Wednesday, April 13, 2016

Patient ID is critical to Enabling Privacy

A very short article this week really brings the problem of Patient Identity to a point. Specifically this:
Dr. Charles Jaffe, CEO of standards development organization Health Level Seven International, said Tuesday at the 13th annual World Health Care Congress in Washington that Kaiser Permanente Southern California had records of 10,000 people named Maria Gonzales. Ten thousand.
That is 10,000 opportunities for a FALSE match, aka a false-positive. That is where the data of the wrong person is being used to treat someone. From a Medical Practice, and Medical Safety perspective this scares me to no end!

But that is not my focus in this article. Privacy Enabling is.

I know that the people in Healthcare really want this problem resolved. However in the USA we are up against a forbiddance of USA Government funding of a national patient ID. There was concerns that it would present a Privacy risk. I however think that by not having a national patient ID we have a much worse Privacy risk. As today we are forced to expose all the demographics that we know about the patients we know, so that hopefully a match can be made. That should be enough of a Privacy violation to change the attitude. With a strong identifier, we would need only communicate that identifier (should include some other demographics for safety reasons).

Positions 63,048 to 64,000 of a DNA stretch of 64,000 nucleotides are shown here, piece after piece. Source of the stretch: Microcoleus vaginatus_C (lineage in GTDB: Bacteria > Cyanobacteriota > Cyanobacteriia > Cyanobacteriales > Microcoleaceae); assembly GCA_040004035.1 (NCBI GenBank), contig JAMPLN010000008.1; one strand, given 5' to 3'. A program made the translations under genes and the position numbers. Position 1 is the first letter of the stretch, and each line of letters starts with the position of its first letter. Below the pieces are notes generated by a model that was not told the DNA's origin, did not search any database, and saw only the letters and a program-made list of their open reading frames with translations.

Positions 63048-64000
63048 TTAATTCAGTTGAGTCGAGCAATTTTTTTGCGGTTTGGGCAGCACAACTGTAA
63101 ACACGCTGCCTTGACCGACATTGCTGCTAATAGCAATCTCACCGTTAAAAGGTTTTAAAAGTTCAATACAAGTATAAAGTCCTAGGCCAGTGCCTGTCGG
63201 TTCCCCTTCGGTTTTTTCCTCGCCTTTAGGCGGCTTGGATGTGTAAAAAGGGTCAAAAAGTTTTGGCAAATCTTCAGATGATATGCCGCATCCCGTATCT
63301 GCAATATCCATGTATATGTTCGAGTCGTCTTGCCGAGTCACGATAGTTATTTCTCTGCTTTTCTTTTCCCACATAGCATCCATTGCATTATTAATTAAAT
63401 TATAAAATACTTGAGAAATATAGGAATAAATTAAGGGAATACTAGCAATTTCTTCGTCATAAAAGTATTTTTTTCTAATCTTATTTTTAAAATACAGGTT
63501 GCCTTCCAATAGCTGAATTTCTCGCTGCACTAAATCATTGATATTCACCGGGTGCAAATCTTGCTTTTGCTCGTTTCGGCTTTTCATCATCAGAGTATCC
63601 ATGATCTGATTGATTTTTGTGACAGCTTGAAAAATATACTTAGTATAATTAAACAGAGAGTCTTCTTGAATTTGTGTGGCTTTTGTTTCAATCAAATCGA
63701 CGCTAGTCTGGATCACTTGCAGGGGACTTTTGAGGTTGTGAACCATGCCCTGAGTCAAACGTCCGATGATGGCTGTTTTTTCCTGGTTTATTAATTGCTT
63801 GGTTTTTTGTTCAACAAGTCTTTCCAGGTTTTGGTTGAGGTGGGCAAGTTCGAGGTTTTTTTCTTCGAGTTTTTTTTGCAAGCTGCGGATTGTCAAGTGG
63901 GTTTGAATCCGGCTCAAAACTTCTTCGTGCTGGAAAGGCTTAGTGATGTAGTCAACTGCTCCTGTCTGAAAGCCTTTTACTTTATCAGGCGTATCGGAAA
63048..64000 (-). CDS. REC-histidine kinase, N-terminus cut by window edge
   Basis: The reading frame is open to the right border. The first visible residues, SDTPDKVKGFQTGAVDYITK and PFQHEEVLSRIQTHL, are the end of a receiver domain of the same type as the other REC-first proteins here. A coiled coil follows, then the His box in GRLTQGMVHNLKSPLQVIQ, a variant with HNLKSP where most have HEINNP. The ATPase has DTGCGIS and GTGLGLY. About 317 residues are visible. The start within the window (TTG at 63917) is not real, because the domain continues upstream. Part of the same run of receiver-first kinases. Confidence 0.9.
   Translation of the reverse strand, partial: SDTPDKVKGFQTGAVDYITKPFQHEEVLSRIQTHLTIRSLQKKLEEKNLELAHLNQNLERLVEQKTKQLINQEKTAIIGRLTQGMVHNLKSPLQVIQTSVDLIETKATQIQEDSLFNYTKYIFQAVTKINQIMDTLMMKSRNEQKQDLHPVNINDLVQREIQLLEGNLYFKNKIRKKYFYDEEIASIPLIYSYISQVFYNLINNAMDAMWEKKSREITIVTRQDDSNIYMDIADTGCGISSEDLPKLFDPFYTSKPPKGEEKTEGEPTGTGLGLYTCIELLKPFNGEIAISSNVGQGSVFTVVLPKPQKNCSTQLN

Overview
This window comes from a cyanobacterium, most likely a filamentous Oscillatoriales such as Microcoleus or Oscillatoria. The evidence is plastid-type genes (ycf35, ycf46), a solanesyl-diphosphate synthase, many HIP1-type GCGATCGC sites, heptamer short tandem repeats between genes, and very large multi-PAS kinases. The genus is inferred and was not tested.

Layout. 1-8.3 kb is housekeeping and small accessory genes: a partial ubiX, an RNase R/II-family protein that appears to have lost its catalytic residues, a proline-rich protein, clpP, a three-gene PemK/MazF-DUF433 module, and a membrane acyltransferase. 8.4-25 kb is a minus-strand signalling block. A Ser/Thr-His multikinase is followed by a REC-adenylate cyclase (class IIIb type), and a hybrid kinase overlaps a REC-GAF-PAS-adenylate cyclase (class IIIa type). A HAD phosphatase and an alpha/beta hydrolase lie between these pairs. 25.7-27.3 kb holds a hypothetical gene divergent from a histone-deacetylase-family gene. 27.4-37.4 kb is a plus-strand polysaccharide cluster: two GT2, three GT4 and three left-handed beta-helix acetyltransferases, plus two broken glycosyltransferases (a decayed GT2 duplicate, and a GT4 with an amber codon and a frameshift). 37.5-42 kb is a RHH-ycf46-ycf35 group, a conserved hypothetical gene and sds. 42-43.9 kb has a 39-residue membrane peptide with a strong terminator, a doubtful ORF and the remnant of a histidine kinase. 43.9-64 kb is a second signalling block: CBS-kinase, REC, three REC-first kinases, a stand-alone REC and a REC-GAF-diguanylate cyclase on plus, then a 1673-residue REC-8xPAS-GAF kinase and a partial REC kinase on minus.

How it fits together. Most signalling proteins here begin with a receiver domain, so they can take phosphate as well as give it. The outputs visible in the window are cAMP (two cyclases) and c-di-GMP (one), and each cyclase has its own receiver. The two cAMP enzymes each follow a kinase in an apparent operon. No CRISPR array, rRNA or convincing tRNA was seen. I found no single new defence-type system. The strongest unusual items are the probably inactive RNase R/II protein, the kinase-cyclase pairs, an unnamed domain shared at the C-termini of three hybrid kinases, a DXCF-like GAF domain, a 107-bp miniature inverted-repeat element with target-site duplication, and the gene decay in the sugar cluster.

But there is more Privacy violations, given that we don't have a solid identifier we can't have solid Privacy Consent Directives. We can within a realm that has a solid identifier, but that breaks as soon as one moves out of that one controlled environment.

More Privacy violations as we can't then give patients deterministic access to their own data, or control of their own data, or even an accounting of uses or disclosures of their data.

Privacy Principles would be enabled by a strong national patient identifier.

We are reverse engineering a national patient identifier by correlating poor-quality but highly sensitive demographics. We have made a central database of stuff that is very valuable to the black-market. I point out that our Patient Matching problem is the same solution as the black-market uses when they re-identify a de-identified dataset- Patient Matching as a Science. We have the worst of all worlds.

Note however, we will still have false-positives and false-negatives and john-doe; but the problem shrinks significantly.

I covered this very topic back in 2012. Universal Health ID -- Enable Privacy. In this article I go much deeper into the Privacy ‘risk’ and the Privacy ‘solution’. We can’t have stalemate.

Patient Privacy is enabled when we have strongly assured Identifiers. We don't even need to invent a new system. We just need to use the identifiers that we have already. It would not hurt to have a new system of trustable opaque identifiers that support federation.

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